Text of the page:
## Thursday, May 9, 2013

### 2013 NCTM Conference: "Exploring the Common Core Practices in Secondary Classrroms"

2013 NCTM Conference (4/19/13 - 3:30 pm - Kristen Bieda and Samuel Otten):

My intention in this session was to learn more about the Common Core Mathematical Practices. Kristen and Samuel provided details on these practices embedded in the standards, but even more importantly, they suggested ways of implementing the standards in a high school mathematics classroom.

The Practices are defined as follows (the links were not provided in the session):
• Standard 1: Make sense of problems and persevere in solving them
• Standard 2: Reason abstractly and quantitatively
• Standard 3: Construct viable arguments and critique the reasoning of others
• Standard 4: Model with mathematics
• Standard 5: Use appropriate tools strategically
• Standard 6: Attend to precision
• Standard 7: Look for and make use of structure
• Standard 8: Look for and express regularity in repeated reasoning

• Kristen and Samuel noted that these practices require students to "do" mathematics rather than just following mathematical procedures laid out by the teacher. They suggested that "doing" mathematics requires the following:
• Students participate in complex and non-algorithmic thinking.
• Students explore mathematical concepts.
• Students self-monitor their problem-solving processes.
• Students access relevent knowledge.
• Often, students will experience a level of anxiety as they wrestle with mathematics in a more real way.
Kristen and Samuel focused on the implementation of the 3rd standard (construct viable arguments and critique the reasoning of others) which may be one of the most difficult to implement. They stressed the importance of reasoning and proving for students to meet this standard. To participate in reasoning activities, students must generalize mathematical relationships, evaluate arguments, and discuss assumptions and what they are based on.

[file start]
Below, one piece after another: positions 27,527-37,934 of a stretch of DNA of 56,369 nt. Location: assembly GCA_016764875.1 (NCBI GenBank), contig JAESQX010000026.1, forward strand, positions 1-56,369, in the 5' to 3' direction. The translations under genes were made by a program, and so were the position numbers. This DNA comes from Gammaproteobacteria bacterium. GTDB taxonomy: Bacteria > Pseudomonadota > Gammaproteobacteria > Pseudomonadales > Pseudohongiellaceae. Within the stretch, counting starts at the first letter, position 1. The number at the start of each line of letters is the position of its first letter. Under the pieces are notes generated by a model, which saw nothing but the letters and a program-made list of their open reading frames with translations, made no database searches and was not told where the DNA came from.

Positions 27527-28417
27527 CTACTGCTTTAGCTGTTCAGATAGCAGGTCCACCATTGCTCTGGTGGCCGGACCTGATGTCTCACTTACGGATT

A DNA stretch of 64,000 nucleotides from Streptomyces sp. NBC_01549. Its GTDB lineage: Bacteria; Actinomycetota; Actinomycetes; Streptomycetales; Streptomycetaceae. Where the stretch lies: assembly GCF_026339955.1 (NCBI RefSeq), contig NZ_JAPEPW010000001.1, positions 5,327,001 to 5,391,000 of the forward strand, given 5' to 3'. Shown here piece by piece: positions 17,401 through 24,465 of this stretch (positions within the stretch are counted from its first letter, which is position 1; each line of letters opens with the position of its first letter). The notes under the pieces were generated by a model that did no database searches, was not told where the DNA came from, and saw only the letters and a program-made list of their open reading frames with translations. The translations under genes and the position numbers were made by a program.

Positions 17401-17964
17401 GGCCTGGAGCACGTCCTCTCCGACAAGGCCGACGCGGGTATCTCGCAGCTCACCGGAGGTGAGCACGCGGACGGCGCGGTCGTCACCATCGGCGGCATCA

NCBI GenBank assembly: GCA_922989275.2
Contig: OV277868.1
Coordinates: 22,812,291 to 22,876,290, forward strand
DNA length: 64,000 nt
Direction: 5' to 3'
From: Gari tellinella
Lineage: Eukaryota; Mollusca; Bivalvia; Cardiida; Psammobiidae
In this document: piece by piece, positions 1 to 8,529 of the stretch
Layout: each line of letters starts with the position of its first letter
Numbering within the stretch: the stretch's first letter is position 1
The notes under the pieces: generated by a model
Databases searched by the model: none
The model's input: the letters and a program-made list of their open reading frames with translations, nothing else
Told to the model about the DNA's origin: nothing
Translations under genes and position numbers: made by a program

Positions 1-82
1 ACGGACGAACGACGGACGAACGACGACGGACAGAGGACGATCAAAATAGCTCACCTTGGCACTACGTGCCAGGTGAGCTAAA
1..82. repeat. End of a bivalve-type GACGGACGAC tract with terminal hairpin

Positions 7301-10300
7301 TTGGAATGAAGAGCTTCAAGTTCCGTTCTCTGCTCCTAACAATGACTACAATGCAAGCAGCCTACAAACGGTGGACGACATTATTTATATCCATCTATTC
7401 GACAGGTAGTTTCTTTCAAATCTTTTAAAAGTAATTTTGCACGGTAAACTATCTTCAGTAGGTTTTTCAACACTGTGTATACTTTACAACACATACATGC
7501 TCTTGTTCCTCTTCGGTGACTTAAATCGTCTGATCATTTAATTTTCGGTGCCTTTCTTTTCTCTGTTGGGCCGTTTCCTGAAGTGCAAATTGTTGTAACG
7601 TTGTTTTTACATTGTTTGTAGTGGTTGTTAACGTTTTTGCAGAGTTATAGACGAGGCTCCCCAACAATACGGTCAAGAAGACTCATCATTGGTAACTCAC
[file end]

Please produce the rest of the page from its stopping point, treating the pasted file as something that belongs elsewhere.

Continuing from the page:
Kristen and Samuel promoted the importance of modifying tasks to promote mathematical reasoning. They provided several ideas for doing so:
• Ask students what happens in the nth case of a pattern.
• Ask students to justify their conjectures.
• Reduce scaffolding, so that students are prompted to seek out strategies for problem-solving.
• Ask students to identify prior knowledge that they assume is true and justify the use of this knowledge.
• Ask students to define key mathematical objects.
• Ask students to model a problem through visual representations.
Kristen and Samuel suggested that if students are actively "doing" mathematics, they will cover all the Common Core Practices. The Practices are interconnected and naturally work with each other.